Low-volume high-intensity interval training in a gym setting improves cardio-metabolic and psychological health
journal contributionposted on 2015-01-01, 00:00 authored by S O Shepherd, O J Wilson, A S Taylor, C Thøgersen-Ntoumani, A M Adlan, A J M Wagenmakers, Chris ShawChris Shaw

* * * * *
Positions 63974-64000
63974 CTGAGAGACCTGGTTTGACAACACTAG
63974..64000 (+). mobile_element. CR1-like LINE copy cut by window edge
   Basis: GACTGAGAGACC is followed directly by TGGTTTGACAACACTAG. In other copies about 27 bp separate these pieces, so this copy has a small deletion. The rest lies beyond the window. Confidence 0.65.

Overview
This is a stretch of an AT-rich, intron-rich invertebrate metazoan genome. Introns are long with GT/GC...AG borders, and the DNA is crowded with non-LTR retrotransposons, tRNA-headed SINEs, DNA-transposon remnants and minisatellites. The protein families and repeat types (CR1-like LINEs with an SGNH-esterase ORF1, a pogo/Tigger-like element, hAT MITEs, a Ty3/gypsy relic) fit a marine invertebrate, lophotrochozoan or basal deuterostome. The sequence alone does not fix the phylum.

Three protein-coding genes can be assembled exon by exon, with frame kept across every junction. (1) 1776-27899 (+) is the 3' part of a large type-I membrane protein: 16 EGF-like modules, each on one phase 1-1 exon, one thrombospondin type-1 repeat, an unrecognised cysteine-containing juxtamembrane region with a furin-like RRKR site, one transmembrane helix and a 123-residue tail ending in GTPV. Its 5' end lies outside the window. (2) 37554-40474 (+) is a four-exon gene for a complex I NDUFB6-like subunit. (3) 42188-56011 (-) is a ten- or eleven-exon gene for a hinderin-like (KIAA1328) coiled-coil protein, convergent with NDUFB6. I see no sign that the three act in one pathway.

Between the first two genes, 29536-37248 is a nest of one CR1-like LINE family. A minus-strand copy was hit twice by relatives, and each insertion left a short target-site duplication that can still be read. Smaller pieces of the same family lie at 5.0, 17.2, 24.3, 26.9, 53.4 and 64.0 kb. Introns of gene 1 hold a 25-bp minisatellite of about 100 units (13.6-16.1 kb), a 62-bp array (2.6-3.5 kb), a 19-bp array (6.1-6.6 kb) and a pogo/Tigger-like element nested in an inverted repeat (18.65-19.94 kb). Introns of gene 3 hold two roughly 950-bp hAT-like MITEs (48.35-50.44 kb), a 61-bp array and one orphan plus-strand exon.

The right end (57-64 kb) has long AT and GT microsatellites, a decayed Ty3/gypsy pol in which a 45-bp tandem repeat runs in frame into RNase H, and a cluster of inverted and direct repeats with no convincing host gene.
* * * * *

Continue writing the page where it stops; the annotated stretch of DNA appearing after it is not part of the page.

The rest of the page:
© 2015 Shepherd et al. Background Within a controlled laboratory environment, high-intensity interval training (HIT) elicits similar cardiovascular and metabolic benefits as traditional moderate-intensity continuous training (MICT). It is currently unclear how HIT can be applied effectively in a real-world environment. Purpose To investigate the hypothesis that 10 weeks of HIT, performed in an instructor-led, groupbased gym setting, elicits improvements in aerobic capacity (VO2max), cardio-metabolic risk and psychological health which are comparable to MICT. Methods Ninety physically inactive volunteers (42±11 y, 27.7±4.8 kg.m-2) were randomly assigned to HIT or MICT group exercise classes. HIT consisted of repeated sprints (15-60 seconds, >90% HRmax) interspersed with periods of recovery cycling (≥25 min.session-1, 3 sessions. week-1). MICT participants performed continuous cycling (70%HRmax, 30-45 min.session-1, 5 sessions.week-1). VO2max, markers of cardio-metabolic risk, and psychological health were assessed pre and post-intervention. Results Mean weekly training time was 55±10 (HIT) and 128±44 min (MICT) (p<0.05), with greater adherence to HIT (83±14% vs. 61±15% prescribed sessions attended, respectively; p<0.05). HIT improved VO2max, insulin sensitivity, reduced abdominal fat mass, and induced favourable changes in blood lipids (p<0.05). HIT also induced beneficial effects on health perceptions, positive and negative affect, and subjective vitality (p<0.05). No difference between HIT and MICT was seen for any of these variables. Conclusions HIT performed in a real-world gym setting improves cardio-metabolic risk factors and psychological health in physically inactive adults. With a reduced time commitment and greater adherence than MICT, HIT offers a viable and effective exercise strategy to target the growing incidence of metabolic disease and psychological ill-being associated with physical inactivity.